Traffic plans before traffic powers

The problem has been around for what seems like ages, and the statement has become a truism. Instead of improving the past six years, given the much vaunted "straight path" and advances in traffic management and technology, not to mention advice given gratis by experts from around the world, traffic in the city has gone from bad to worse.

As a much-cited Japan International Cooperation Agency finding has said, we lose P2.4 billion to traffic daily. We also suffer quality-of-life issues because of the torturous commute and constant breaking down of the public rail transit system.

Thus the proposed bill by Rep. Gloria Macapagal-Arroyo to grant special powers for two years to president-elect Rodrigo Duterte to solve the traffic situation. To be filed at the opening of the 17th Congress, Arroyo's bill, among other provisions, allows the entering into of negotiated traffic- and transport-related contracts without bidding, subject to certain conditions.

The proposed law has gained supporters among lawmakers and businessmen, with caveats as to accountability and transparency in all dealings.

Granting the president-elect these special powers shows that we are at our wit's end on how to deal with a situation that has gotten out of hand, hoping that this extreme measure will somehow help.

But how? Are there concrete plans already drawn up and technology available that will ease the problem? Shouldn't they come before the granting of special powers, so that the proposed bill can be specifically focused on particular matters and not leave it open with loopholes that can be abused?

In any case, what we are is desperate. We're so desperate we'll try anything, including this. Godspeed to incoming President Duterte-he's got a lot of problems to fix, and traffic is just one of them.

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Here's another puzzle for the president-elect and his team.

A news item popped up yesterday about P67 million worth of missing security scanners. They were said to have been procured by the Office of Transportation Security (OTS) for airports around the country, but they seem to havevanished.

According to the news item, in 2015, the OTS purchased eight full-body scanners and eight electromagnetic analyzers for bottled liquids from Singapore, but none of them were installed; according to an anonymous source, because they were "lemons," perhaps meaning they were somehow inadequate or inappropriate for their purpose, if not downright defective.

What happened to those new scanners, and the older, "hardly-used" full-body scanners bought from Germany and presently said to be at the Ninoy Aquino International Airport?

With this administration winding up next week, I hope this mystery doesn't get swept under the rug. It had better be investigated.

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The University of Santo Tomas Center for Creative Writing and Literary Studies (UST CCWLS) will hold its annual National Writers' Workshop on July 24-30, 2016 at Ridgewood Residence Hotel in Baguio City.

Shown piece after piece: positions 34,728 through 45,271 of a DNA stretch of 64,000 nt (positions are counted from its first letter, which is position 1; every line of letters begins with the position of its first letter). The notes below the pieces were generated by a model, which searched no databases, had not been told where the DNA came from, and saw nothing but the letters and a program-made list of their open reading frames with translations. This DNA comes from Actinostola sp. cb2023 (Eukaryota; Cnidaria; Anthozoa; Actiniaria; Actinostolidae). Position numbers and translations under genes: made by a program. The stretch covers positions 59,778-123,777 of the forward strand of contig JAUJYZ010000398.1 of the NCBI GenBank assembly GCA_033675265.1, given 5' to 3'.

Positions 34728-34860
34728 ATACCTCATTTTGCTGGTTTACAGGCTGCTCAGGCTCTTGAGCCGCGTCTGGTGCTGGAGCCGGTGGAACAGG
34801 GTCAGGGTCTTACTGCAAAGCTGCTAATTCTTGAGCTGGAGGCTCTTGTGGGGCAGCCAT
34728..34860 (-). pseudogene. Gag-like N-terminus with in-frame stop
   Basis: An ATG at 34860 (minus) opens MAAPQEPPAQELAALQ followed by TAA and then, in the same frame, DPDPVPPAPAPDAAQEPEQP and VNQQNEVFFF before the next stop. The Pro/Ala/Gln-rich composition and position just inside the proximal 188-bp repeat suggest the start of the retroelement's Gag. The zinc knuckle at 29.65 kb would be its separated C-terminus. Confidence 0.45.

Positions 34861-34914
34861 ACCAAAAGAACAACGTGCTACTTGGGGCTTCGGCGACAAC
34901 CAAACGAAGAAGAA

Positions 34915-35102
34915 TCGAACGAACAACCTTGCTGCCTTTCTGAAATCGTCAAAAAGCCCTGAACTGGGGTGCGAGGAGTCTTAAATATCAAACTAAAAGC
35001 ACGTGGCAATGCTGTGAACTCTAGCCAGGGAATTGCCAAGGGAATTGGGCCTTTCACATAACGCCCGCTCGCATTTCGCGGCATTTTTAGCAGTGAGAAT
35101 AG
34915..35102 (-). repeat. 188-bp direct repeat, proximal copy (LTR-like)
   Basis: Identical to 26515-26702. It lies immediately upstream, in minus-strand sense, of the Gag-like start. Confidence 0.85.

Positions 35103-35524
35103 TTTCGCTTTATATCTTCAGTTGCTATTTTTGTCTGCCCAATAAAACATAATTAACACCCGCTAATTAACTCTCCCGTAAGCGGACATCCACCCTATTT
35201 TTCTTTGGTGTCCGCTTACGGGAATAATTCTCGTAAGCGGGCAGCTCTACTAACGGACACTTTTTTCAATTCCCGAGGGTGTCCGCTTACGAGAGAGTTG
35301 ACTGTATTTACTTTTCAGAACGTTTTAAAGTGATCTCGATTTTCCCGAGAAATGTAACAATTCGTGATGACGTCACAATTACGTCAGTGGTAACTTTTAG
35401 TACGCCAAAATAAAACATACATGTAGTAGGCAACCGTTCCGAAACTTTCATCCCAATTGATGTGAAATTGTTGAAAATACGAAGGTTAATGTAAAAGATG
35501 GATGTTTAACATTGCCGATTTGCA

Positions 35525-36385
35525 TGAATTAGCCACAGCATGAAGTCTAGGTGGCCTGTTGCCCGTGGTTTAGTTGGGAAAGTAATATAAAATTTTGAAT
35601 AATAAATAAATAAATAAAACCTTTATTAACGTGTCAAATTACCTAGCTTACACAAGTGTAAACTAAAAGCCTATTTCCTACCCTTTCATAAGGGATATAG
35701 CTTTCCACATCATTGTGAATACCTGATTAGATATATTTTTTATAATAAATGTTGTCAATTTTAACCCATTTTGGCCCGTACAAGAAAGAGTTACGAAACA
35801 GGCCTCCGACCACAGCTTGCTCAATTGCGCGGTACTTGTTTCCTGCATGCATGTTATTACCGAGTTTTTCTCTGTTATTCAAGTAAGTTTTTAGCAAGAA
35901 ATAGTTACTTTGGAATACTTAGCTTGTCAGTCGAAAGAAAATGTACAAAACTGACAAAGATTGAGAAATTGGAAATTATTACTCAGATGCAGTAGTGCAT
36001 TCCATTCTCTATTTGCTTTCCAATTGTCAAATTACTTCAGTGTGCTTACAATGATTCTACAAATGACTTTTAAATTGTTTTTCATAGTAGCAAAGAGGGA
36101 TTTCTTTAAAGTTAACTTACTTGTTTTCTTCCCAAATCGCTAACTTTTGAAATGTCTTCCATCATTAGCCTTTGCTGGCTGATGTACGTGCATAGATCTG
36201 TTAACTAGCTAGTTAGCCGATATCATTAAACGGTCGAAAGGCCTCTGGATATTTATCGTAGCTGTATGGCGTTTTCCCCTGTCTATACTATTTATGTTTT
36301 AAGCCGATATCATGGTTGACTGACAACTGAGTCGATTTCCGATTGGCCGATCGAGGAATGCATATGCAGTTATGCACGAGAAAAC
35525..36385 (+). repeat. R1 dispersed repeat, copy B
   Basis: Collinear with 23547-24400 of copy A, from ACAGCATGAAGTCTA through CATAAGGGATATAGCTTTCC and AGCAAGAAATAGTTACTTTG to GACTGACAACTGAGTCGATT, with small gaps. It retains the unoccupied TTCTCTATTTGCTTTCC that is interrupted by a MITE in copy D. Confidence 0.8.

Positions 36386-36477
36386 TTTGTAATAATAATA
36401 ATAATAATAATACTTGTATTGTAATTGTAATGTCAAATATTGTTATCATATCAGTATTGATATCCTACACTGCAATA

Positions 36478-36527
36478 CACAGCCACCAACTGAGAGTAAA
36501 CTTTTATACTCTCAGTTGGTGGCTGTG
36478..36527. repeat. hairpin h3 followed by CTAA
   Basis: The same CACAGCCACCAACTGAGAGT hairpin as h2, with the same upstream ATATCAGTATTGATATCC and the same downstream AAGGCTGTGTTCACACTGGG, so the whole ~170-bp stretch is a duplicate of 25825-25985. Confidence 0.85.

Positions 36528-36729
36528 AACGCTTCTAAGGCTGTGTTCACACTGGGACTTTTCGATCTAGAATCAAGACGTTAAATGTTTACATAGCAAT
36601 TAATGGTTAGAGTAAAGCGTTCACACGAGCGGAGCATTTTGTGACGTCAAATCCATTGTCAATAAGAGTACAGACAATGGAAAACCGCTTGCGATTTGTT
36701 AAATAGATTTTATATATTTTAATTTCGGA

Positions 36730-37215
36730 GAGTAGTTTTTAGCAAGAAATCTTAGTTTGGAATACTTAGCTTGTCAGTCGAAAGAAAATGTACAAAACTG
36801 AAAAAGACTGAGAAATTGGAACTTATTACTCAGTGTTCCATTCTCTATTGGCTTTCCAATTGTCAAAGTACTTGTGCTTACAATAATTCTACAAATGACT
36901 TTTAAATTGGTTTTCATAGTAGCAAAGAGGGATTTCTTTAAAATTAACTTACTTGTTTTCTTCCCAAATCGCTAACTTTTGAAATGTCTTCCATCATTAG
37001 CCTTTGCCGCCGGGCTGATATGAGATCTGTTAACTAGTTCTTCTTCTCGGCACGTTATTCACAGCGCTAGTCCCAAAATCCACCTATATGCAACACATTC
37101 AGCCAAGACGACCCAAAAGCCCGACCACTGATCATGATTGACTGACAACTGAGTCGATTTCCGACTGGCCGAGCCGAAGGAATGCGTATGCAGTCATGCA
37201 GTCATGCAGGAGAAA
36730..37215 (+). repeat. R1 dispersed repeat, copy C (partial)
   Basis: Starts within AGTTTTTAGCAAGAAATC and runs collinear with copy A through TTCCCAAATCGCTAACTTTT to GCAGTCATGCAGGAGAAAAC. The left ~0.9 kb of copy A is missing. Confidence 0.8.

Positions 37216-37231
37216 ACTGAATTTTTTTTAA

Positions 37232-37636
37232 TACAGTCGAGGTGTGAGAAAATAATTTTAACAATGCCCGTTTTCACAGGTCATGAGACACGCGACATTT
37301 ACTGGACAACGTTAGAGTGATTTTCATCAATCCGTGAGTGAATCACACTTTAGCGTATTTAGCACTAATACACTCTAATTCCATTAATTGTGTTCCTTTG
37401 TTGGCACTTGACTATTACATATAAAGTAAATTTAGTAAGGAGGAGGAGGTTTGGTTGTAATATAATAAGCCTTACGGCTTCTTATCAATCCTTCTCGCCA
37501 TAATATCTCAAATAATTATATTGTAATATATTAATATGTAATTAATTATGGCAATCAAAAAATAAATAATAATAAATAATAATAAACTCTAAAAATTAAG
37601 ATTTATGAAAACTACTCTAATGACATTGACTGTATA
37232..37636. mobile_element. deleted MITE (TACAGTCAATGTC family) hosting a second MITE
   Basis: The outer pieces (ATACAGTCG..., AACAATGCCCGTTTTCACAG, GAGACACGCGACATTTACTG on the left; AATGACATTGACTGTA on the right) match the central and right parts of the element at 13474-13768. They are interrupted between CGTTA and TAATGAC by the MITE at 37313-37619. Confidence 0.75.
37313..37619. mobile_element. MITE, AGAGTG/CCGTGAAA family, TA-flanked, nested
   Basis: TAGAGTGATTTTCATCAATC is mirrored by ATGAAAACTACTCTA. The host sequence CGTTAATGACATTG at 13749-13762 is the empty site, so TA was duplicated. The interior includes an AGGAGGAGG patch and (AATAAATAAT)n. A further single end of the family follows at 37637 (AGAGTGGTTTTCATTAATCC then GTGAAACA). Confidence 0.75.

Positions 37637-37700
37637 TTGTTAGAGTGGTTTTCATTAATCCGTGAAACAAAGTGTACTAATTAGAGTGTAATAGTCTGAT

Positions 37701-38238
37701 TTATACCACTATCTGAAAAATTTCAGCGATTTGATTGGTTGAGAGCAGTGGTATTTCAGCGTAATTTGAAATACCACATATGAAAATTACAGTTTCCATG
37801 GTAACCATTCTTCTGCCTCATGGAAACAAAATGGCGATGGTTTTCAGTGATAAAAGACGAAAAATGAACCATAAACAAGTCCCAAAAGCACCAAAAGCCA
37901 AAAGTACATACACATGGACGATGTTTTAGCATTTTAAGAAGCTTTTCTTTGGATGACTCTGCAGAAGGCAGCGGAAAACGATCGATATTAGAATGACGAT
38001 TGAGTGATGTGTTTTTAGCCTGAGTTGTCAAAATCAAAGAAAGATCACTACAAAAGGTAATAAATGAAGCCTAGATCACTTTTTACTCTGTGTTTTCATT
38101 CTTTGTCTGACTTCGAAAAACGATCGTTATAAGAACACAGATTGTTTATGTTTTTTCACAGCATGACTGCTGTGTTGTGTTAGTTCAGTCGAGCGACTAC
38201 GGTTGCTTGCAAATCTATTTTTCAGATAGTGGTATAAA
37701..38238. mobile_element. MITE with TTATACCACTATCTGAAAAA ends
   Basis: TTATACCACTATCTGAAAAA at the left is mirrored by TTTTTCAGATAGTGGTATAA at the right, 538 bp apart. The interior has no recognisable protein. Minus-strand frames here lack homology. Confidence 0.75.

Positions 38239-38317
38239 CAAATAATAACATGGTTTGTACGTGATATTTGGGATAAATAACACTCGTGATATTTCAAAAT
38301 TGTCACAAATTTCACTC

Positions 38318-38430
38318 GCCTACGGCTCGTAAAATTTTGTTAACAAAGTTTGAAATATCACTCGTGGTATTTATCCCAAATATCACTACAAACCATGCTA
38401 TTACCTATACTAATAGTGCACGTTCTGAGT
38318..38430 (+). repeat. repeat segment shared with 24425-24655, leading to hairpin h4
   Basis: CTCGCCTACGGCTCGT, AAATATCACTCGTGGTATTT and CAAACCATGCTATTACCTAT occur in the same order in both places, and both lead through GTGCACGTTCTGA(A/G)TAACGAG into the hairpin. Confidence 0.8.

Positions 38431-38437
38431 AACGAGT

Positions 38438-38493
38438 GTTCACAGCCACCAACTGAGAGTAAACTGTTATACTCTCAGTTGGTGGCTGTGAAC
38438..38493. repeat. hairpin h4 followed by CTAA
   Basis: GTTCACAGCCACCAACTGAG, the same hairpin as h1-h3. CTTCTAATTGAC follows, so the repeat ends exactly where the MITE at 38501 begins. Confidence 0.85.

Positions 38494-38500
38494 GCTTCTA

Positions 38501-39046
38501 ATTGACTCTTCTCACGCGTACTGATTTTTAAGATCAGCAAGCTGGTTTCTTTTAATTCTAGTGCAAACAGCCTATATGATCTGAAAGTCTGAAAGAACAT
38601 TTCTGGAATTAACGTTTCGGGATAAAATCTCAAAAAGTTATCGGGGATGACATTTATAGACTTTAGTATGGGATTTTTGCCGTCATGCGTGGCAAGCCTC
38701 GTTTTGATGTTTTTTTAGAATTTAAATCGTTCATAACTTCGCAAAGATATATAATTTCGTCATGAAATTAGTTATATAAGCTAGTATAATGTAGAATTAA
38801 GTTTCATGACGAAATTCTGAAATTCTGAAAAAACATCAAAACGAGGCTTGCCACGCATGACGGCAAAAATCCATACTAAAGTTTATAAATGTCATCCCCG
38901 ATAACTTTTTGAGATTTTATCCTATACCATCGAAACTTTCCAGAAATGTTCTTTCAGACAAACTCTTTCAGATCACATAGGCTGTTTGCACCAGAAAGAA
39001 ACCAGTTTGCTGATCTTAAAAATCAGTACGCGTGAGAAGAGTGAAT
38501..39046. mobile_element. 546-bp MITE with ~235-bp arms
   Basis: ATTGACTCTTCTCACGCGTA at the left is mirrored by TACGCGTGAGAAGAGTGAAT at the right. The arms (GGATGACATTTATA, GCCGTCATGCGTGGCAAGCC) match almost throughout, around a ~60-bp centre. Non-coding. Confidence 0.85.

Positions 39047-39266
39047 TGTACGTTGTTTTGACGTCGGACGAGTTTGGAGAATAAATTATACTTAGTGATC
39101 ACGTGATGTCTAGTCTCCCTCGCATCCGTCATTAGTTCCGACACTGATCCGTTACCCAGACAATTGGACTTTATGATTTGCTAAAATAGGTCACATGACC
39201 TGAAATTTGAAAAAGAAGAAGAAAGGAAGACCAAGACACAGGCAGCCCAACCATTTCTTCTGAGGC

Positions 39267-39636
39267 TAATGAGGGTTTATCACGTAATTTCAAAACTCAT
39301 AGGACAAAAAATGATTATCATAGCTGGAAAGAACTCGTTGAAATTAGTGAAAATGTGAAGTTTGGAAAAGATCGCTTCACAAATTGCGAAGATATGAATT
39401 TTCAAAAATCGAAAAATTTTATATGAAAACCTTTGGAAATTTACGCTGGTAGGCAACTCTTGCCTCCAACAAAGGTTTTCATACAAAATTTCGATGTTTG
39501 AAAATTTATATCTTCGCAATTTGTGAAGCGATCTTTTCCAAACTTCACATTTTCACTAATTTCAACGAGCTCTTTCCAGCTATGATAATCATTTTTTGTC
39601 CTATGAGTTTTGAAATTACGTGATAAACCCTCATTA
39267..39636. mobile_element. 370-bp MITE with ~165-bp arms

The workshop aims to develop the talents of young writers in fiction, creative non-fiction, and poetry in English and Filipino.

This year's fellows are: Maria Tanya P. Cruz, Paolo Francis M. Quina, Maria Nikka P. Policarpio, Eric John B. Villena, Paul M. Jerusalem, Timothy F. Ong, Emmanuel Y. Arcalas, Anne Joice T. Haro, John Patrick I. Allanegui, Jennie Arado, Giselle R. dela Cruz, and Rhea B. Gulin.

The senior guest panelists of this year's workshop are UP University professor Emeritus Gemino H. Abad and Philippine High School for the Arts director V.E. Carmelo Nadera Jr. The Workshop director is UST CCWLS assistant director Ralph Semino Galan, and the Workshop coordinator is Chuckberry J. Pascual, a resident fellow of the UST CCWLS.

The rest of the teaching panel is composed of UST CCWLS director Cristina Pantoja Hidalgo, and UST CCWLS resident fellows Augusto Antonio A. Aguila, Joyce Arriola, Ma. Ailil B. Alvarez, Mar Anthony Simon dela Cruz, Joselito D. delos Reyes, Dawn Marie Nicole Marfil, Ned Parfan, John Jack G. Wigley, and Joselito B. Zulueta.

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Congratulations to lawyer Patricia Angela O. Bunye, who was recently named president of the Licensing Executives Society International (LESI), a global association of professionals involved in the licensing, transfer, and management of intellectual property rights.

Bunye, a senior partner at Cruz Marcelo and Tenefrancia law firm, is the first Filipina and first Southeast Asian president of LESI, and only the third woman to hold that office.

She has been involved with LESI activities for 22 years, and has served as LES Philippines president (2006-2009), chair of the Asia-Pacific Committee, and international vice president (2011-2013).

LESI comprises 33 national and regional societies with more than 10,000 individual members in over 90 countries.

Source: The Standard